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Thank you string for making this doable.

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Wall unit wired to condenser.

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Condenser wired to wall unit and to the breaker panel.

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Nearly finished!  Here all that was left was the wire run to the breaker panel.

9 thoughts on “Days 370-371: Installing the Heat Pump

  1. John

    Can you provide a super rough guesstimate of the total costs involved in putting up a 24×24 version of an Arched Cabin including plumbing, electricity?

    I’m very interested in putting up one of these shelters but wasn’t sure how much I was looking at having to spend after the shell/foundation/loft was setup. If there is an email to contact you guys that would be great too!

    Thank you!

    Reply
      1. John

        Thank you! It looks like the total cost will run about $70k.

        It seems like if we wanted to get the 24×40 setup the costs wouldn’t necessarily be that much greater. You have provided great info.

        Reply
        1. admin Post author

          You’re welcome, happy to help! If you haven’t looked at it already, check out Arched Cabin Experience – Summary. We listed out all the things we liked and didn’t like with the crew and kit install. That might help you choose which tasks to sub out to the Arched Cabin crew vs. local contractors. Good luck!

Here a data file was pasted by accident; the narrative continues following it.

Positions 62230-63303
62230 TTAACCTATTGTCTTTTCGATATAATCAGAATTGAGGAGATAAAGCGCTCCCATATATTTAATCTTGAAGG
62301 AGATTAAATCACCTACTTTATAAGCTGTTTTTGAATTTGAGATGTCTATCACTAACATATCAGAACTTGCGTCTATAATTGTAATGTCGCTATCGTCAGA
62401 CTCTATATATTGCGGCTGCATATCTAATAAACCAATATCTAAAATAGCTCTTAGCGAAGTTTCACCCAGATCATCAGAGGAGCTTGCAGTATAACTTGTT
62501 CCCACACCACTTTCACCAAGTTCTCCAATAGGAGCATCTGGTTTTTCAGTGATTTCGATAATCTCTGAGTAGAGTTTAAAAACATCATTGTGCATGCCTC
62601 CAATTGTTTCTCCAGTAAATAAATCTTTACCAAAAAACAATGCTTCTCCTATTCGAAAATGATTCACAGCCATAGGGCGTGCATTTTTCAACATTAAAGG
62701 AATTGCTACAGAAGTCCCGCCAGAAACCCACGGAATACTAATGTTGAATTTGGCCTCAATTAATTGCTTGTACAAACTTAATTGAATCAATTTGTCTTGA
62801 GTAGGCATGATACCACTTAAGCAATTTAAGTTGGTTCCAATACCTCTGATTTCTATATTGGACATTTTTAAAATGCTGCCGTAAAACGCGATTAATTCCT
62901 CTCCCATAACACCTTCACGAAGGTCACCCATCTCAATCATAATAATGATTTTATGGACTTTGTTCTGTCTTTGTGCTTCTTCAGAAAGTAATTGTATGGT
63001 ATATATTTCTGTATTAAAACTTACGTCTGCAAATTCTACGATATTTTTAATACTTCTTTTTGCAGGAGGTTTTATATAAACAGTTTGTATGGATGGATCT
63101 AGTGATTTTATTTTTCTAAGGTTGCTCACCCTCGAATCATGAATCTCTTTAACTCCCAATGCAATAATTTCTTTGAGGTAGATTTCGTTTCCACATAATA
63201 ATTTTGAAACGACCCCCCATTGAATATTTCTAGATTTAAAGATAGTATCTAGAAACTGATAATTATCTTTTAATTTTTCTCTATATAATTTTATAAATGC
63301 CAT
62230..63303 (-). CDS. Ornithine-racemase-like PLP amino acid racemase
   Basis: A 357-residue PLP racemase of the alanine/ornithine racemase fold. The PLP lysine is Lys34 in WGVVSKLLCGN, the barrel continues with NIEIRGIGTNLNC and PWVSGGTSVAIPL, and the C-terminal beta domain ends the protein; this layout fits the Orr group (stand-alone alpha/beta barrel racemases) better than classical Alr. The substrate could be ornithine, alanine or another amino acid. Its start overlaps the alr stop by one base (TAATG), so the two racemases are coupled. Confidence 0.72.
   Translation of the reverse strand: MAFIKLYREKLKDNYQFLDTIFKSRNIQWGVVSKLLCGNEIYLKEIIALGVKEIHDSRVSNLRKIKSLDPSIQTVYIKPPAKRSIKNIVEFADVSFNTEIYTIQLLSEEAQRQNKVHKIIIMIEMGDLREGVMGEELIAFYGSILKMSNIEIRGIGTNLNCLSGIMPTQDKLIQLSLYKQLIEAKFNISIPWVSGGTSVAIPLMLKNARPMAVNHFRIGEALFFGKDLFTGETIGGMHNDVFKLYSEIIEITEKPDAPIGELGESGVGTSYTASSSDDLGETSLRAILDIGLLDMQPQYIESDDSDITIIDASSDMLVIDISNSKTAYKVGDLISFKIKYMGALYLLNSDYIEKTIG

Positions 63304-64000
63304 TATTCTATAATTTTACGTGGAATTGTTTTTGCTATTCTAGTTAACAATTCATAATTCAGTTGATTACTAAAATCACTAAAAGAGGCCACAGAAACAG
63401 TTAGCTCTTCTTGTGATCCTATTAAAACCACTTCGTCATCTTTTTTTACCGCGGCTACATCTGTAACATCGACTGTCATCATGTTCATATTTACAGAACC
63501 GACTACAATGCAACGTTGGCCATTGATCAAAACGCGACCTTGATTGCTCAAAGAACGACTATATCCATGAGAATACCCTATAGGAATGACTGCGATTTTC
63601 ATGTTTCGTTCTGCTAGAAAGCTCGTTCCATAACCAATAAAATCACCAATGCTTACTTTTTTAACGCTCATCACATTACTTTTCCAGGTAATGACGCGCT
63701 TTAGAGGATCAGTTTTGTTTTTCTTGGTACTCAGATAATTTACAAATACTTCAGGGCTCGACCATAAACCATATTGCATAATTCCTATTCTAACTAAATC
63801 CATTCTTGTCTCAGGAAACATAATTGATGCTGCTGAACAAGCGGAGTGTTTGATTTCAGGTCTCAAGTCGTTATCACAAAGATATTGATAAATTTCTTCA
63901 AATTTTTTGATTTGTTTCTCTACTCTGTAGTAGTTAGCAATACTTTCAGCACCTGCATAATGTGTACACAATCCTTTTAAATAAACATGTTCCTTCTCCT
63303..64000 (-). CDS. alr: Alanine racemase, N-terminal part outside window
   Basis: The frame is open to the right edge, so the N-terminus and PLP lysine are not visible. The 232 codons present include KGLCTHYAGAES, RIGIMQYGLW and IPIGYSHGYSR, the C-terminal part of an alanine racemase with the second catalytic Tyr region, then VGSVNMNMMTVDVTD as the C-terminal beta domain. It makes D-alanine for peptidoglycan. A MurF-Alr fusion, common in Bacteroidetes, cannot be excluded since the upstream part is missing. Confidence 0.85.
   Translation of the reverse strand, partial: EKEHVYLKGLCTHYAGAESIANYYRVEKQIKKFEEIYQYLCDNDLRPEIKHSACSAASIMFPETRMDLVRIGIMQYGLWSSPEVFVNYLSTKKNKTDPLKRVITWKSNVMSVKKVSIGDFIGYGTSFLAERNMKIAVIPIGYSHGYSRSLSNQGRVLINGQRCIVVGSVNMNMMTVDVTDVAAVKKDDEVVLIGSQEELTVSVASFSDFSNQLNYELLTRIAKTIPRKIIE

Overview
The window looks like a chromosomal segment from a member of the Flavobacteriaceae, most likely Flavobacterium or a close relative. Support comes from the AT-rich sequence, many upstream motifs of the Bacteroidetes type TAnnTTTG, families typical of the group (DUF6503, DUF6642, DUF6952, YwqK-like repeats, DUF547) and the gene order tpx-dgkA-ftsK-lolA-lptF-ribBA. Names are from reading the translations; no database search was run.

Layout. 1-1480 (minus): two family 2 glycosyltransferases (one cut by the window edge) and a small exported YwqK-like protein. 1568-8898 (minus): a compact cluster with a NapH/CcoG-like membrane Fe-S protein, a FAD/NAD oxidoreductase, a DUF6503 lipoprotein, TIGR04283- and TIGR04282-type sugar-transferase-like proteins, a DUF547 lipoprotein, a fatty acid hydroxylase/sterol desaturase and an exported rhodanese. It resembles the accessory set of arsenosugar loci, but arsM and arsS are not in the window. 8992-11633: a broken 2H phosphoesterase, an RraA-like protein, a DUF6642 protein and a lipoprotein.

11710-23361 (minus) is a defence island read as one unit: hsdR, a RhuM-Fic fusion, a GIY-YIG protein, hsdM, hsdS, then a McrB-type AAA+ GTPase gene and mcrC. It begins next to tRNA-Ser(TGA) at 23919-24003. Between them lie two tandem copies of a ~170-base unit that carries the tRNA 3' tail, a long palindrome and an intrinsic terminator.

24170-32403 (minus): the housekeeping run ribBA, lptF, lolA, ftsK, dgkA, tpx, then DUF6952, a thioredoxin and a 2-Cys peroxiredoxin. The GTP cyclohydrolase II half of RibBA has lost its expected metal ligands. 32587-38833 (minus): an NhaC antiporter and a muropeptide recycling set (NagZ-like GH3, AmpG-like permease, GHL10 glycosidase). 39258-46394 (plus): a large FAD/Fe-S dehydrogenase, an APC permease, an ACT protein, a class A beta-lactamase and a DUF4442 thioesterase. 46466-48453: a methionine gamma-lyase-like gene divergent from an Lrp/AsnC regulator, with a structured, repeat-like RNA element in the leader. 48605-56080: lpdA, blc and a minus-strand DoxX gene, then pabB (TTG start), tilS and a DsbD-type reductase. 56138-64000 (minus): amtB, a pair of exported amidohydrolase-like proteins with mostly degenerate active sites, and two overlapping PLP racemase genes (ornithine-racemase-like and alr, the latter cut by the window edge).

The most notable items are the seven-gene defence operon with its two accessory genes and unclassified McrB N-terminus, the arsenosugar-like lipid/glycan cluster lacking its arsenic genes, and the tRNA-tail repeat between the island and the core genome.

Reply
          1. John

            Thank you very much. I will take a look at that.

            Do you know of any “home kits” that are currently on the market at a similar price point?

          2. admin Post author

            We haven’t done any research on kits since we purchased ours more than a year ago. At the time, we were aiming for something that could go up fast and then be easily customized so that we could control the quality of things and spend more/less where we saw fit. I don’t remember how they compare price-wise, but two other companies we considered were Kanga Room Systems & ASUL.

  2. Jeff the Chef

    I’ve enjoyed reading the blog and watching your progress.
    I’m curious if you ever considered a manufactured home as an option?
    (Cost per sq.ft., time to build, style, etc.)

    Keep up the good work,
    Jeff the Chef

    Reply
    1. admin Post author

      Hi Jeff,
      The manufactured homes we considered had either undesirable, restricted floor layouts or didn’t seem to be worth the cost. Also we were living in a ~450 sq ft mobile home for about 4 months leading up to the Arched Cabin purchase and numerous things about that experience convinced us that we’d be better off making our own decisions about the build versus adapting to someone else’s design.

      Reply